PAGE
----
Loitering Zones a Risky Gambit

Our first reaction to Annapolis' new "anti-loitering" ordinance is concern on Constitutional grounds. Our second reaction is a wait-and-see attitude as we watch this bold but risky offensive take shape.

In case you missed it, the city council, in a 5-4 vote last week, adopted a proposal aimed at countering the crack-dealers operating in several Annapolis neighborhoods.

It works as follows: Groups of residents or neighborhood associations can form Drug/Loitering Free Zones. In these zones, someone who has been convicted of a drug crime in the past seven years can be ordered to leave - if that person is behaving suspiciously or if there's reliable information he or she is involved at present in drug transactions.

What worries us is the threat to people's rights. Someone who has, as they say, paid their debt to society could be barred from being where they wanted or even needed to be. Innocent people will be detained during background checks, increasing the potential for abuses. The part about "suspicious" behavior worries us, too.

We've been accused of looking suspiciously at poached eggs that were a tad runny.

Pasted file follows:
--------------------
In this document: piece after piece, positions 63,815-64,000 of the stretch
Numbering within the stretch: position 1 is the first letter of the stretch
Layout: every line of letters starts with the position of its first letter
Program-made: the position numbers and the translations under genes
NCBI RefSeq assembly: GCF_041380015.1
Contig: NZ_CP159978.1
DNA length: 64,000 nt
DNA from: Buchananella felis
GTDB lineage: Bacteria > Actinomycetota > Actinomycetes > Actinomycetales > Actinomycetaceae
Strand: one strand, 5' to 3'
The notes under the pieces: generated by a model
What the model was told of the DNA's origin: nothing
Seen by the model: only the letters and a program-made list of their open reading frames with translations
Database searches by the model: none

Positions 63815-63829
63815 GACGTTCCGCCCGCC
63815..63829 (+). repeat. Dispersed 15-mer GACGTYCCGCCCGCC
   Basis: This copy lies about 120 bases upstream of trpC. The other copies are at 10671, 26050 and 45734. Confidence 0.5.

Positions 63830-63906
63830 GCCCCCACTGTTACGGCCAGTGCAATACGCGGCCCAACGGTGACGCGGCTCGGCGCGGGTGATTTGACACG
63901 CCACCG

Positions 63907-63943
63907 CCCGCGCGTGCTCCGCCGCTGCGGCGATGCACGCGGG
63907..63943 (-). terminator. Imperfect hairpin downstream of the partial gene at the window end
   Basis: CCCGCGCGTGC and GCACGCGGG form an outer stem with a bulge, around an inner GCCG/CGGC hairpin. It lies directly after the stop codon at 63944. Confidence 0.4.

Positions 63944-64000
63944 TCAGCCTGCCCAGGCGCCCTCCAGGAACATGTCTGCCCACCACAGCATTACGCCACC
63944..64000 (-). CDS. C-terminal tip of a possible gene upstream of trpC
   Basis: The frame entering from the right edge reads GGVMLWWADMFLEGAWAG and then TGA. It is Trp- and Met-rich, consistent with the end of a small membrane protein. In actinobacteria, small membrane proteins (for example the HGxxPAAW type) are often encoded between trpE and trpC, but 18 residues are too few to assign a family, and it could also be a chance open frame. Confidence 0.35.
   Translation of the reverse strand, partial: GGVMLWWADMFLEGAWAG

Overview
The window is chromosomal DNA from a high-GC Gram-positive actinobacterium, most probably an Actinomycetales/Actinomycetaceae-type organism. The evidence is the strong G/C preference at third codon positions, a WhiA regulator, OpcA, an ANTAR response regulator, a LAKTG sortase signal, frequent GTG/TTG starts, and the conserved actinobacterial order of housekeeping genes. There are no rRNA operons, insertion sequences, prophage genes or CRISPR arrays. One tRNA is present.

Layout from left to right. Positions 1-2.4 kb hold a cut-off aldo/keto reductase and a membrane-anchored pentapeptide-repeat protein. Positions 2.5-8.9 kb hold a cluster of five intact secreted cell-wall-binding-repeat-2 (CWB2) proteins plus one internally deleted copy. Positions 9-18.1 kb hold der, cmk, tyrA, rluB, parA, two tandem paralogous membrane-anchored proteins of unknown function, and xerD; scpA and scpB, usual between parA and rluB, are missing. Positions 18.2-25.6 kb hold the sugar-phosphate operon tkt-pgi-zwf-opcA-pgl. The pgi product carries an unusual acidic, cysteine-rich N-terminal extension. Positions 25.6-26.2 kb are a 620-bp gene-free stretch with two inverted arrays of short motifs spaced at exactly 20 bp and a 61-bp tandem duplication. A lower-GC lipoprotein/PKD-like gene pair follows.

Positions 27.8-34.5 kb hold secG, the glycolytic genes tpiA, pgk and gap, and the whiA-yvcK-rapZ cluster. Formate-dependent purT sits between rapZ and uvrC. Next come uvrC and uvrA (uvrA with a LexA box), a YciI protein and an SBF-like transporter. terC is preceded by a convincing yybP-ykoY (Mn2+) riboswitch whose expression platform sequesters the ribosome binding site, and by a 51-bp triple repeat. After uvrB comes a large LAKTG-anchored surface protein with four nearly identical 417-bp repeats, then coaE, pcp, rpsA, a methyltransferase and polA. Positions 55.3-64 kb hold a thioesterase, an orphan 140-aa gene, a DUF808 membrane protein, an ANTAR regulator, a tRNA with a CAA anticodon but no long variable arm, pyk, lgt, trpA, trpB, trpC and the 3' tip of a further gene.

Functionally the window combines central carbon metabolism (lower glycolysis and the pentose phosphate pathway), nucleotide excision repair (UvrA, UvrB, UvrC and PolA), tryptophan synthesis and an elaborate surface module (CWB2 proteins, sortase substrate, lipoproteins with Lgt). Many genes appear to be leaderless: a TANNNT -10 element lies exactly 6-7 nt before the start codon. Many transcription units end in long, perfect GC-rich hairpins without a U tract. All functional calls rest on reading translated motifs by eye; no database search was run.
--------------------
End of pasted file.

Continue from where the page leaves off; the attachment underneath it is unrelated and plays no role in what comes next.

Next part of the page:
Possibly, if not probably, this law is unconstitutional; the American Civil Liberties Union intends to bring it to a test. Until courts rule, let's go with the will of the majority on the council. Let's take the new law as a good-faith, hard-nosed drive by our elected officials to rid streets of trouble. Let's see how people respond to the new power given to them. And let's watch how police go about enforcing it.

There's no reason to believe that police will become over-zealous or racially motivated enforcing this ordinance, as some detractors say. Police have a daunting task in combating the crack trade and this law - if it passes the Constitution test - might help.

We should never lose site of threats to individual liberties because, as is so often noted, it's a "slippery slope" once we begin to lose them.

By the same token, we must take stock of the arrogant and menacing crack-dealers corroding our neighborhoods. The new law, even if struck down, is a message from Annapolitans that they will fight back.

| Issue 42 |

Volume VII Number 42
October 21-27 1999
New Bay Times

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